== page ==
1 We use the terms ‘crashes’ and ‘accidents’ interchangeably, though we note that the terms have unique connotations. For more see, Stromberg (2015).

2

crashes, and the number of vehicular fatalities per 100,000. Using a differences-in- differences specification, we find that fatal accident rates generally decline after the introduction of Uber. Specifically, in the unweighted regressions, we find that entry is associated with a 7 percent decline in the fatal accident rate. In both the weighted and unweighted estimations, we also discover a continued decline in the overall fatal crash rate and the rate of night-time fatal crashes for the months following the introduction of Uber.

Next we use the Federal Bureau of Investigation’s Uniform Crime Reporting (UCR) program to explore whether the introduction of Uber is associated with changes in arrests for particular types of crime: aggravated assaults, other assaults, motor vehicle thefts, driving under the influence (DUI), drunkenness, and disorderly conduct. Again employing a differences-in-differences specification, typically with county- specific trends, we find a large and robust decline in the arrest rate for DUIs. Depending upon the specification, DUI arrests are 6 to 27 percent lower after the entry of Uber. Recognizing that it takes time for potential users to become aware of the service and for current users to become more familiar with the process, we separately estimate a 2.8 to 3.4 percent decline in DUIs for each additional month Uber is available. For most specifications, we also observe declines in the arrest rates for non-aggravated assaults. However, the arrest rates for motor vehicle theft increase.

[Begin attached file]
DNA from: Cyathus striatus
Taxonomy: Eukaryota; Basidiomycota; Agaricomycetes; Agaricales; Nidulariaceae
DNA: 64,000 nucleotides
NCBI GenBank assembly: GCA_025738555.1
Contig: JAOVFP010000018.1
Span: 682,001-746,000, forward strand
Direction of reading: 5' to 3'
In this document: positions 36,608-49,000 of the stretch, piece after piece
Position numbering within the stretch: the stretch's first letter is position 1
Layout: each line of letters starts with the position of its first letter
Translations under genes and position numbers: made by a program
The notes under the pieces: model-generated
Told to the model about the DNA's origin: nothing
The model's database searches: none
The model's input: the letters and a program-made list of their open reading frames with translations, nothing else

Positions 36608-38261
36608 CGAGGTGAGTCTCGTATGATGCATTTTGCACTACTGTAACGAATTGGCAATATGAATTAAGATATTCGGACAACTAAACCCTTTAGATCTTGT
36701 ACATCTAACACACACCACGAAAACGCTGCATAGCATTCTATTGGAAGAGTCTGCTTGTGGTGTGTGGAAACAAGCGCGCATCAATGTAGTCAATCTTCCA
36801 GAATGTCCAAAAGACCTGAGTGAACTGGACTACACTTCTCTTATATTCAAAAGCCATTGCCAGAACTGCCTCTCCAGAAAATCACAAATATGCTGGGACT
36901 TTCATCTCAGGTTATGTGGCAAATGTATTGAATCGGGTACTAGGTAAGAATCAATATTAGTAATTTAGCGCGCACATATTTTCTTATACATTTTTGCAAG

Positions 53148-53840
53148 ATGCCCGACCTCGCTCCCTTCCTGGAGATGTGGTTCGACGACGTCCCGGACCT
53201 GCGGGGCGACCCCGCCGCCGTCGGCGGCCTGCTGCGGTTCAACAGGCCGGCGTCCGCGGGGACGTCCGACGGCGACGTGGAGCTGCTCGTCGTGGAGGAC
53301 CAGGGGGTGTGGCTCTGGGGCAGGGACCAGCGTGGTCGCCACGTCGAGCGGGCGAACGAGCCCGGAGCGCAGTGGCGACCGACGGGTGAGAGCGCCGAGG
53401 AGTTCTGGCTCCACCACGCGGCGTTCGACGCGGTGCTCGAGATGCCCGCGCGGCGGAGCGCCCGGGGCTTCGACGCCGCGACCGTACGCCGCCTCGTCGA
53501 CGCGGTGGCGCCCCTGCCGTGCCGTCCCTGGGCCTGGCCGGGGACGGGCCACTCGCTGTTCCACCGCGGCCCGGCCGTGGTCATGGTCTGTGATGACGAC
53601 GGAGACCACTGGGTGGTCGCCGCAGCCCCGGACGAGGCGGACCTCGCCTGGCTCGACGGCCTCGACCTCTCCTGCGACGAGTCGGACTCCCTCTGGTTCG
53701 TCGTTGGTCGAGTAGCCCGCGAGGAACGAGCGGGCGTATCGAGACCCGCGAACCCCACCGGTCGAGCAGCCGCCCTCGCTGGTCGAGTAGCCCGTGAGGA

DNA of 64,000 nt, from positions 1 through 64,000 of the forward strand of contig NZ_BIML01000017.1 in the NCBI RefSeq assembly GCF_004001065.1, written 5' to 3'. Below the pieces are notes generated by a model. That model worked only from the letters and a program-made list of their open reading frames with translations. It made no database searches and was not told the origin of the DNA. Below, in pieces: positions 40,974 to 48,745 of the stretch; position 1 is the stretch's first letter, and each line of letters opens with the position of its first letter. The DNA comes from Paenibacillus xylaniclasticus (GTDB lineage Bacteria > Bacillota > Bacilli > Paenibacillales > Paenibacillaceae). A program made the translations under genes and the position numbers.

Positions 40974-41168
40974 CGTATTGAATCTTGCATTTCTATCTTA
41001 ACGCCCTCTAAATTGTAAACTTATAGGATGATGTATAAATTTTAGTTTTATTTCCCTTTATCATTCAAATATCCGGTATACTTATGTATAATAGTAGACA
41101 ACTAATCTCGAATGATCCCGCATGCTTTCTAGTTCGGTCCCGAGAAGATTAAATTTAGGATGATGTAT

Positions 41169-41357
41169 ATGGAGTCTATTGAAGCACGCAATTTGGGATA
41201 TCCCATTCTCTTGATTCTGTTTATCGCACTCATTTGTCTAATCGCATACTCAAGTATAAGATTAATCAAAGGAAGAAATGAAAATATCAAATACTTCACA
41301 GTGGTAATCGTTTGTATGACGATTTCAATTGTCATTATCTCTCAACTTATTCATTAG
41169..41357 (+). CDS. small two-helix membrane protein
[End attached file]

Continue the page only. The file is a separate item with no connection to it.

We expand the literature on transportation options, crime, and traffic rates by addressing a specific, new industry attracting significant public attention and talk of regulation. In the paper most similar to ours, Greenwood and Wattal (2015), use a differences-in-differences approach to show that the entry of Uber into California markets between 2009 and 2014 was associated with a significant drop in the rate of motor vehicle homicides. We expand this analysis geographically to encompass all entry across the United States. Further, we buttress these results with an analysis of arrest rates, including arrests for DUIs, providing completely new evidence of reduced drunk-driving following the introduction of ride-sharing services.

In the following section, we discuss the possible relationships between ride- sharing, fatal traffic accidents, and a variety of crimes. In section III, we present our data on entry, accidents, and crime. In section IV, we present our differences-in-differences

3

empirical strategy. We reveal the estimation results in section V and then conclude in section VI.

II. The interplay between transportation, traffic accidents, and crime

Much heat has been generated and ink spilled over the effects of ride-sharing. Although ride-sharing existed long before the advent of smart-phones, ride-sharing exploded when innovators such as Uber’s Travis Kalanick and Garrett Camp and Lyft’s Logan Green and John Zimmer began using the geolocation function of smart-phones to match private drivers with potential riders. These applications also enabled ride- sharing services to instantaneously alter prices in response to changes in supply and demand. By using geolocation, introducing more flexible pricing, and encouraging automated payments, ride-sharing services offer greater convenience and shorter wait times than other point-to-point transportation options. Many hail these innovations. Others, including taxi and limousine owners and drivers, note the potential safety risks to such unregulated ride-sharing services.

To determine whether the lack of oversight has exposed citizens to greater harm, we investigate whether the introduction of Uber’s ride-sharing service is associated with changes in vehicular fatality rates and arrest rates. The advent and expansion of ride-sharing services may affect traffic accidents and crime rates through a variety of mechanisms.